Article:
What does it take for a for-profit Massive Open Online Course (MOOC) — like Coursera or Udacity — to become profitable? Or for a not-for-profit MOOC — like edX — to become sustainable?
And how important is that, really?
That's what Daphne Koller wants to know. Koller is both a CS professor at Stanford University and a co-founder of Coursera, the online education company that launched in mid-April of last year and whose enrollment surpassed two million by year-end. Over 70,000 new students sign up each week for over 300 different courses taught by educators at Coursera's 62 university partners.
But, despite its success at attracting students, what everyone wants to know is "when will it be profitable?" And that irks Koller.
"Can you think of any other Internet enterprise that is questioned to this extent about its profitability just a year after it began?" she asks. "Most Internet companies — even the ones that are extremely profitable today — had effectively zero revenue a year after they started. And that includes Google, Facebook, LinkedIn, Zynga, Instagram, Dropbox, and pretty much everyone else. So why is everyone so dubious that we will have a revenue model?"
Not that that's so important to the backers who initially funded Coursera with a $16-million venture-capital grant, she adds. She maintains that they feel quite strongly that any enterprise that gains users and retains them — "and is changing the lives of literally millions of people" — will find a way to become sustainable.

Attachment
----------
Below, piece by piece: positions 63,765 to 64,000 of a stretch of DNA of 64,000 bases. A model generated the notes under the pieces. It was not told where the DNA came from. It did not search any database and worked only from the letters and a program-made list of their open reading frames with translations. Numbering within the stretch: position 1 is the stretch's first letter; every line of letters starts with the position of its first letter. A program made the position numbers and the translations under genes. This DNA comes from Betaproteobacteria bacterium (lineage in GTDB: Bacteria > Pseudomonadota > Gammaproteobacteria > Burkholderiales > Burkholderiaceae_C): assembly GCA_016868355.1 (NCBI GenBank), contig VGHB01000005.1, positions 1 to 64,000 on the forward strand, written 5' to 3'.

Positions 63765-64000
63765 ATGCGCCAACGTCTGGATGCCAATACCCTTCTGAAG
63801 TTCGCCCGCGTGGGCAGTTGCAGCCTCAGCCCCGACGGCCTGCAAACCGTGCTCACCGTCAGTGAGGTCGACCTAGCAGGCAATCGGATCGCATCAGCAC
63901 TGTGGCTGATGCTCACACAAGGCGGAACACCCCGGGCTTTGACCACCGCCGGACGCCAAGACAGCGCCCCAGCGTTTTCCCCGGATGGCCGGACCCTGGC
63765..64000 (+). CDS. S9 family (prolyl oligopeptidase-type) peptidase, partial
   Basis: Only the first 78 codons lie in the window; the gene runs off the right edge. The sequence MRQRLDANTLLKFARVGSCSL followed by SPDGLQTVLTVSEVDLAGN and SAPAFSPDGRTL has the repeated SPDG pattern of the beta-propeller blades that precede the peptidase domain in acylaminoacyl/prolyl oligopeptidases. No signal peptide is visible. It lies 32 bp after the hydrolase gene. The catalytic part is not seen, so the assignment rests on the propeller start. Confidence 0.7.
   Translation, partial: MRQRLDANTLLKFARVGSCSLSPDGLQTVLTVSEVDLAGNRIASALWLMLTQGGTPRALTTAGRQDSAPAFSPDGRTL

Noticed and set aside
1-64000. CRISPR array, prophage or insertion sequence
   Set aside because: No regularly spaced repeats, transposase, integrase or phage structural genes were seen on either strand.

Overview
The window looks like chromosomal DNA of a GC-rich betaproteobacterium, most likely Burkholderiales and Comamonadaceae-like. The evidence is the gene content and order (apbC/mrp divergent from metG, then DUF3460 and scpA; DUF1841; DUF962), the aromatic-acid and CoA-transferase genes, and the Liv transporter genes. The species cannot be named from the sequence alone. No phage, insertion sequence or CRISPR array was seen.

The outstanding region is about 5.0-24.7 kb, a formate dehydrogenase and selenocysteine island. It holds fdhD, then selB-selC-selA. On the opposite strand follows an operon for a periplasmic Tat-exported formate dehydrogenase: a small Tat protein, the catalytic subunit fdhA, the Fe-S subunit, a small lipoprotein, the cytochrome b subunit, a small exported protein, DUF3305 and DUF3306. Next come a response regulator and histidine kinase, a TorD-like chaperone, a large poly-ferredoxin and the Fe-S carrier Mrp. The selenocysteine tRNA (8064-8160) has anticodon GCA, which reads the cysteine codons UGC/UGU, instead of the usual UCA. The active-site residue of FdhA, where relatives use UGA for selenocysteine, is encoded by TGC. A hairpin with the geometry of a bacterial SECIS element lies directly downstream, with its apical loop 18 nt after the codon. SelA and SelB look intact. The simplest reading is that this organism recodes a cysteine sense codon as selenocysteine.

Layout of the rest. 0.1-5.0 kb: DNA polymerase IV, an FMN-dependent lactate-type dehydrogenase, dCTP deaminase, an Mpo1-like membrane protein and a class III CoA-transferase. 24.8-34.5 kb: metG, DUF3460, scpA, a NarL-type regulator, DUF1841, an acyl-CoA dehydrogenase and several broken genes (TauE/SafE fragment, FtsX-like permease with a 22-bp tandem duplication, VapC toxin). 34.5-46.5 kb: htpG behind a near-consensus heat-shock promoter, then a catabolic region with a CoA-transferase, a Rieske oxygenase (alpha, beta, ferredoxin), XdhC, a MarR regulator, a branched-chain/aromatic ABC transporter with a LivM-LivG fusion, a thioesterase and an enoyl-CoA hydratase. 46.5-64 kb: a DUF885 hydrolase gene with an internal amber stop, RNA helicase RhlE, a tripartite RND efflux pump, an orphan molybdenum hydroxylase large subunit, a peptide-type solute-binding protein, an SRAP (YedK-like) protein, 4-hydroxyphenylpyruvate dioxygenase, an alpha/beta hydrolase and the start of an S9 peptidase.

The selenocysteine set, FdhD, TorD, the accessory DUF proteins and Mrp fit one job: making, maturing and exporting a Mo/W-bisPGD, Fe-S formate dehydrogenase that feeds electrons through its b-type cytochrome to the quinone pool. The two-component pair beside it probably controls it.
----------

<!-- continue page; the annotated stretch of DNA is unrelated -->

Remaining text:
Nevertheless, the constant prodding is one of the reasons that, in mid-January, she and co-founder Andrew Ng, also a Stanford CS professor, started three revenue-producing models they hope will contribute to Coursera's sustainability. They are:
• Signature "identity-verified" track. Students can elect to scan a government-issued picture ID that can be compared to their webcam photo and used to confirm that they are indeed the person participating in a course. If they successfully complete the course, they earn an identity-verified credential with the university's brand that is stored on the Coursera platform. The fee is $30-$70, depending on the course.
"A good number of students have opted in, realizing the benefits of earning credentials that can be presented to a current or prospective employer," observes Koller.
• ACE Credit track. Students interested in eventually earning a degree must first opt into the "signature track" and then take courses that have been approved by the American Council for Education (ACE). So far, five courses have been assessed and approved for their "credit equivalency." At the end of the course, there is a proctored final exam which, if passed, gives the student the option of getting credit towards a degree if they subsequently enroll in an academic institution that accepts those equivalencies. The fee is $30-$70 for the identity verification plus $80-$100 for the proctored final exam.
• University licensing. Beginning this September, academic institutions can take any of Coursera's courses and offer it to their own students, usually adding additional interaction with one of their own local instructors. Coursera has not yet released information about fees.
Nor will Koller speculate on how much revenue these three programs will generate — or on how long it will take for Coursera to become profitable.